Women in La Plata County are being sought to join a Tufts University research project to see if diet modification and low to moderate aerobic exercise can reduce their chance of heart attack or stroke.
The results could shed light on why heart attacks and strokes are the No. 1 killer of women in the United States.
In 2006, heart attacks and strokes killed 432,709 women in the U.S., compared with 269,819 who died from all cancers; its more than 10 times the number who died from breast cancer, said Wendy Rice, family and consumer science agent at the Colorado State University Extension office in Durango.
We cant stop death, Rice said. But we can make life more pleasant.
Rice said CSU Extension offices in Washington and Chaffee counties as well as La Plata are participating in the study, which is being done nationally. The research is led by Miriam Nelson, a professor at Tufts and director of the John Hancock Research Center on Physical Activity, Nutrition and Obesity Prevention there.
Weve tested the program narrowly in Kansas and Arkansas, Nelson said by telephone from the Medford, Mass., school. But given the obesity epidemic, we hope to have an impact on womens health across the country.
Most women have a hard time walking a mile, Nelson said. We hope they can learn to have a healthy body weight and to eat well.
Sara Folta, a Tufts co-investigator and project manager, said 31 states are participating in the research.
We want to provide women tools to make heart-healthy choices, Folta said. Symptoms of heart disease in women are more subtle and so are easier to brush off.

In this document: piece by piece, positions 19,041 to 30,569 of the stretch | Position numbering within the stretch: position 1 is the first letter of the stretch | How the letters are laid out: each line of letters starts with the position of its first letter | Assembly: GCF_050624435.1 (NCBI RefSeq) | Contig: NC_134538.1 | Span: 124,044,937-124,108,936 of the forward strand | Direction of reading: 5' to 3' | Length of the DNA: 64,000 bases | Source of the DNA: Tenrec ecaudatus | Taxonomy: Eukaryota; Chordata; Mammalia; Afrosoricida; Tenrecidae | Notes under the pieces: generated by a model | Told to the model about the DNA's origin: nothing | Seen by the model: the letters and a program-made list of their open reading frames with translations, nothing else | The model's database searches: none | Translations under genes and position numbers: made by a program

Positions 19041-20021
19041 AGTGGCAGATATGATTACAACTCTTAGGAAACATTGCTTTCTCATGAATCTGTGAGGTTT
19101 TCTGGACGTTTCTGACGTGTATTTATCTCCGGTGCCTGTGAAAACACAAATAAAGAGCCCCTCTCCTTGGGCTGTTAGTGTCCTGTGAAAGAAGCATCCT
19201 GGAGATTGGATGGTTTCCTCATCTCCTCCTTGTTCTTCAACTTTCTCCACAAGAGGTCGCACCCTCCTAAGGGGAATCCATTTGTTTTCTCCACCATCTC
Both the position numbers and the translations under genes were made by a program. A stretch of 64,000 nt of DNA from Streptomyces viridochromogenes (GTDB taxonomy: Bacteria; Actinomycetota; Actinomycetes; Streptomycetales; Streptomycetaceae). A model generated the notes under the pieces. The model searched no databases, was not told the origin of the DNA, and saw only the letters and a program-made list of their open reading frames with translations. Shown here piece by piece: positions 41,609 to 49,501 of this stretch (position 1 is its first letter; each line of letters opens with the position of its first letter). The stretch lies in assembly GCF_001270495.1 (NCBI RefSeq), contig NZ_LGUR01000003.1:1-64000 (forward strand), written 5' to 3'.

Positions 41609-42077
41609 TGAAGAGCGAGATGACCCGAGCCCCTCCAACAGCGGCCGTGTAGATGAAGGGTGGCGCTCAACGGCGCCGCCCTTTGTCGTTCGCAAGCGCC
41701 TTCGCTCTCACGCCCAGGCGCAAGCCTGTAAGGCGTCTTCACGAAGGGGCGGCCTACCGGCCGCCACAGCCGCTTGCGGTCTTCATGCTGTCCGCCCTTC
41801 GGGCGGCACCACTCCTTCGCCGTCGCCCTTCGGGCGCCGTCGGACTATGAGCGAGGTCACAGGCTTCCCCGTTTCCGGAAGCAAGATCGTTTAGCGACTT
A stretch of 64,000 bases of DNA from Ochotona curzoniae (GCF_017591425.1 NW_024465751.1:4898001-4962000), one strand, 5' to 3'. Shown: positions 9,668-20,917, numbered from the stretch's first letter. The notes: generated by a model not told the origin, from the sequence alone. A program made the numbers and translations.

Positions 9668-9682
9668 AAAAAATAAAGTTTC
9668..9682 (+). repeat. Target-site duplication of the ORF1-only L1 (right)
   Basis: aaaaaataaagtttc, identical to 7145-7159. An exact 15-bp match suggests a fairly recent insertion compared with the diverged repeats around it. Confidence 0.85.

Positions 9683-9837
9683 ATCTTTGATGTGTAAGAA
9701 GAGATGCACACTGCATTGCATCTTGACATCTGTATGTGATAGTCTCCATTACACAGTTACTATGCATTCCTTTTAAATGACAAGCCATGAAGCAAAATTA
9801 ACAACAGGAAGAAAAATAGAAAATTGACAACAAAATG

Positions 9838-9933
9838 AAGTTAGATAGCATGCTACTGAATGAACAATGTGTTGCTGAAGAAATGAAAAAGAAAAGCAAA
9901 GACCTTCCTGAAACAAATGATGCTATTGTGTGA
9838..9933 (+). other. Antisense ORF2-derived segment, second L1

Symptoms such as nausea and fatigue arent typical of a heart attack. So often, when women end up in the hospital, the damage is done.
Rice, a registered dietitian, will lead a 12-week program focused on aerobic exercise and nutrition education. All program leaders took training so as to present uniform instruction, Rice said.
Participants must be more than 40 years old, exercise two times or fewer a week and have a body mass index a comparison of weight to height of 24 or more.
To calculate body mass index, or BMI, multiply your weight in pounds by 703 and divide by the square of your height in inches. A BMI of 25 to 30 is overweight. A BMI of more than 30 is considered obese.
Educating women about their potential for heart attack or stroke is important, Rice said, because they often dont get the same warning symptoms as men chest pain and they may experience symptoms as early as a month before the attack occurs.
Among symptoms women experience are undue fatigue, sleeplessness and shortness of breath, Rice said.
Women, before menopause, are protected by their hormone cycle, Carmen Ritz, manager of the Cardiac Rehab and Wellness Department at Mercy Regional Medical Center, said last week.
But within 10 years after menopause, the risk of heart attacks in women is equal to that of men, Ritz said, but with deadlier results.
A womans arteries are smaller than a mans, so a heart attack is more acute, Ritz said. Fewer women than men survive the acute onset.
Ritz said her department offers community and employer education sessions about heart disease. Mercy cardiologists Dr. Geni Miller and Dr. Catherine Winchester regularly speak to groups, she said.